It's a jungle out there for Blu, Jewel and their three kids after they're hurtled from Rio de Janeiro to the wilds of the Amazon. As Blu tries to fit in, he goes beak-to-beak with the vengeful Nigel, and meets his father-in-law.
Flint Lockwood now works at The Live Corp Company for his idol Chester V. But he's forced to leave his post when he learns that his most infamous machine is still operational and is churning out menacing food-animal hybrids.
When Hiccup and Toothless discover an ice cave that is home to hundreds of new wild dragons and the mysterious Dragon Rider, the two friends find themselves at the center of a battle to protect the peace.
Mr. Peabody is a business titan, inventor, scientist, gourmand, two-time Olympic medalist and genius...who also happens to be a dog. Using his most ingenious invention, the WABAC machine, Mr. Peabody and his adopted boy Sherman hurtle back in time to experience world-changing events first-hand and interact with some of the greatest characters of all time. But when Sherman breaks the rules of time travel, our two heroes find themselves in a race to repair history and save the future, while Mr. Peabody may face his biggest challenge yet - being a parent. Written by
A painting of Rocky and Bullwinkle can be seen at the end of the movie when George Washington, Bill Clinton and Abraham Lincoln write a document all together. See more »
At the end of the movie, Einstein is seen as solving the Rubik's cube, only to realize that there is one piece out of place. This is impossible on a Cube that has not been disassembled, as the minimum number of pieces out of place on a cube is 2 pieces. See more »
Our story begins high above New York City, in the luxurious penthouse apartment of perhaps the most unlikely genius the world's ever known.
[Camera pans to Peabody in an upside-down position]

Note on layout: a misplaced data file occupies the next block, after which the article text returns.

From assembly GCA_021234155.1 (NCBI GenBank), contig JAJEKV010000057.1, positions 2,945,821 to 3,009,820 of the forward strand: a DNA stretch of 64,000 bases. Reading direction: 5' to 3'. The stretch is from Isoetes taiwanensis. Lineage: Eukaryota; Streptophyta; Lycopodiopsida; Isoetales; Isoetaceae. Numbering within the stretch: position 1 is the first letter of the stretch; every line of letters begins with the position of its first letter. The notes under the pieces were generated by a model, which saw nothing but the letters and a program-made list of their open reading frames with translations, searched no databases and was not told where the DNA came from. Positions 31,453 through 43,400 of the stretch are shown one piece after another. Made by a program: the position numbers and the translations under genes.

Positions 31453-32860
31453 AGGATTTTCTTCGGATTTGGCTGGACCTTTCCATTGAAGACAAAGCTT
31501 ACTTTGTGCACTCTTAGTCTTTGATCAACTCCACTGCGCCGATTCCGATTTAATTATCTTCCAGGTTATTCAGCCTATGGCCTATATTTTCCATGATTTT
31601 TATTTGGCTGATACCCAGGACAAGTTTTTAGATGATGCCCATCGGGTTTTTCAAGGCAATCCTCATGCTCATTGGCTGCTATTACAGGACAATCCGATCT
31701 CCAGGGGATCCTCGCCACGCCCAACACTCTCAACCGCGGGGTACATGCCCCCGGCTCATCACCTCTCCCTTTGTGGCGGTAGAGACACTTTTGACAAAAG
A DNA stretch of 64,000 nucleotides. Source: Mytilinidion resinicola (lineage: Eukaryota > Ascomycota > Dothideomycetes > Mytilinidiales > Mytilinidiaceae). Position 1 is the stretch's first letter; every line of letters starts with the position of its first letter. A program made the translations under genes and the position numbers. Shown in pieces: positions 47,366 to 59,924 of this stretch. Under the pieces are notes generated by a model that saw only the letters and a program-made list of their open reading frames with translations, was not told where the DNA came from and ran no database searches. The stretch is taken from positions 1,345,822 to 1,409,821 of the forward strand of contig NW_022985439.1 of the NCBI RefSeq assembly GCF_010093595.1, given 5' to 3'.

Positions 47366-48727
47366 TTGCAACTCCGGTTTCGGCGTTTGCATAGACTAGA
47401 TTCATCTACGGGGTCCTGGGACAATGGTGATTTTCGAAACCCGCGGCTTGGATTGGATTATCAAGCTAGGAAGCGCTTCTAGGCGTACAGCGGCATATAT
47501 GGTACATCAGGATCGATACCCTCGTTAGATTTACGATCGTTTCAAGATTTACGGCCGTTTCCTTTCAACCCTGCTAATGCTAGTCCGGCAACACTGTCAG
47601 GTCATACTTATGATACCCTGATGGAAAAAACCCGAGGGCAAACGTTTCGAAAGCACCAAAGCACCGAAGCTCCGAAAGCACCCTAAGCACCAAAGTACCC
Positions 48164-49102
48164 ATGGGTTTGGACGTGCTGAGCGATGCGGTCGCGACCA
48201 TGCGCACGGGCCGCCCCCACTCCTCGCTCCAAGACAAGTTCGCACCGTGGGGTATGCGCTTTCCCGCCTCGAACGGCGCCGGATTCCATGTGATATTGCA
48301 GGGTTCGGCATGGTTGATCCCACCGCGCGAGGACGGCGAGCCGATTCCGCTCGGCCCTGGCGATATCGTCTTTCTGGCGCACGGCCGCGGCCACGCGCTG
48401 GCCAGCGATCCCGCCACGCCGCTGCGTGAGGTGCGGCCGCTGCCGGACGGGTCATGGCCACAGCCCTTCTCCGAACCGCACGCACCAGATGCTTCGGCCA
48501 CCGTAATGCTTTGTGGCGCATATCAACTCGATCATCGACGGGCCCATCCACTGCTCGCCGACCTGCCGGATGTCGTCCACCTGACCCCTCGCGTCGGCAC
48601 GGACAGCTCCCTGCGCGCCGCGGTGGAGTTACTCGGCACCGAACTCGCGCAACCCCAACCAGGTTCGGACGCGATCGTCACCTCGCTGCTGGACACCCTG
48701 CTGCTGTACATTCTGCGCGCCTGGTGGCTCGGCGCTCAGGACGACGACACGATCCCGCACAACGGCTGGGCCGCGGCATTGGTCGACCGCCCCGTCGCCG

Oh! Sorry, caught me doing my yoga. You were expecting a downward dog, perhaps?
[Jumps into upright position]
My name is Mr. Peabody.
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Mr. Peabody and Sherman are shown in the credits in their original drawn design, and shown at the very end walking towards the vanishing point of the screen. See more »
It's hard to imagine somebody trying to pitch the story for Mr. Peabody & Sherman - "Let's make a movie about a genius dog who goes travelling in time and space with his adopted human son!" Well, actually, someone did make that pitch... way back in the 1950s. The two characters first appeared in Rocky And His Friends, an animated television show that will ring a bell with American audiences. But those of us who are less familiar with these characters needn't fret: this new incarnation by DreamWorks Animation is bright, funny and packed with great gags, a pleasingly smart treat for kids and adults alike.
Mr. Peabody (voiced by Ty Burrell) is the brainiest dog in all the land, and a celebrated inventor, athlete and businessman to boot. From his lonely perch atop the world, he decides to adopt a baby boy. Everything goes well until the bespectacled Sherman (Max Charles) starts school. Forced to play nice with Penny (Ariel Winter), a classmate who ridicules him for having a dog as a father, Sherman shows her the WABAC: a time machine invented by Mr. Peabody to allow his son to bear witness to history in the making. Together, Sherman and Penny embark on a trip across time that could destroy the past, the present and the future.
Bouncing merrily from the French Revolution to ancient Greece by way of the Italian Renaissance, Mr. Peabody & Sherman messes mischievously with history - we're presented with a cake-obsessed Marie Antoinette (Lauri Fraser), a volatile Mona Lisa (Lake Bell) and a beef-headed Agamemnon (Patrick Warburton). Most of these references will likely be lost on younger viewers, but there's still plenty to keep them entertained. As the film races along in its madcap way, gags and puns (so bad they're brilliant) are tossed at the audience in such great amounts that it's rather amazing that most of them work as well as they do.
The film does suffer a little from its breakneck pace, as it rushes headlong towards a cataclysmic convergence of the past and the present. The story gets a little lost in the shuffle of history, with almost too much to absorb by the time nefarious social services worker Ms. Grunion (voiced with wicked relish by Allison Janney) turns up - a canine bigot to the core - and threatens to remove Sherman from Mr. Peabody's custody.
Nevertheless, director Rob Minkoff manages to pull the whole thing off, balancing the film's largely irreverent tone with a surprisingly heartfelt ending. He even crafts a father-son moment near the end of the film that's both shamelessly sweet and a cheeky nod to cinematic history. (Think Kirk Douglas and Stanley Kubrick circa 1960.) It's all quite enough to suggest that there's a bright cinematic future ahead for this little boy and his dog/dad.
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